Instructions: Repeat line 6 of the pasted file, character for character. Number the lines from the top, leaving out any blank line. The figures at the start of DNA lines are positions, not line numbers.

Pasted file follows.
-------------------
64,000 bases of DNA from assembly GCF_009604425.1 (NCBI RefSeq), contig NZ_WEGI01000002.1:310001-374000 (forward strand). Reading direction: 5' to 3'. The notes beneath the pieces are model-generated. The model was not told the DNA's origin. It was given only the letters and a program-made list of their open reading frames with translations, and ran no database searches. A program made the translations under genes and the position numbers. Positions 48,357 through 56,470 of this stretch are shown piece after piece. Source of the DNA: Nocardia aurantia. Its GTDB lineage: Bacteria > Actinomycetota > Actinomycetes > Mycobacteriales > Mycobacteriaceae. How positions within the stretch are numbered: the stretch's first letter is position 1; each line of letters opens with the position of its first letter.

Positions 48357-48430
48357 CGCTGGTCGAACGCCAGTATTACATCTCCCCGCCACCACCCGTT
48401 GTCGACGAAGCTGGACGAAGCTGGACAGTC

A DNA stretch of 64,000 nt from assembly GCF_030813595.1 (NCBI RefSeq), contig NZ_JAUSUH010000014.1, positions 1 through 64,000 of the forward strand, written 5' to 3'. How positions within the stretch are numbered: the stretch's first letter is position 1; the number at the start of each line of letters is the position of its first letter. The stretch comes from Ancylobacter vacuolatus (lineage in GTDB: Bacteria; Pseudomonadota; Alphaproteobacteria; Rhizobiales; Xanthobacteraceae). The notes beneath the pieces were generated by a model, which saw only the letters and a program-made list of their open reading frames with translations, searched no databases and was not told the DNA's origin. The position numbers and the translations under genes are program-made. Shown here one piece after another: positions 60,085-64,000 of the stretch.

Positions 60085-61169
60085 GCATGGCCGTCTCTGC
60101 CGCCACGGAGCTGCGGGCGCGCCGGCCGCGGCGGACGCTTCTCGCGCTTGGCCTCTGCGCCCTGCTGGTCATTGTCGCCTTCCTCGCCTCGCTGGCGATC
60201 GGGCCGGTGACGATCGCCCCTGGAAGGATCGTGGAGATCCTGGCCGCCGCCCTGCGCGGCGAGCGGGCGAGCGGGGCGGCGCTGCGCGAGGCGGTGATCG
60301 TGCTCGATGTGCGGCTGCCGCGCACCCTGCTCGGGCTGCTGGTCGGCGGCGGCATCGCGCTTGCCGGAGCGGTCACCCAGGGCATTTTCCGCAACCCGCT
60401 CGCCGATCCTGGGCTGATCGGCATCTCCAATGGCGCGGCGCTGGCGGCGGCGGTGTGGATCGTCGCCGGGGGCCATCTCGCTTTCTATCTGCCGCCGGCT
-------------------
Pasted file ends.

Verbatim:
Positions 60085-61169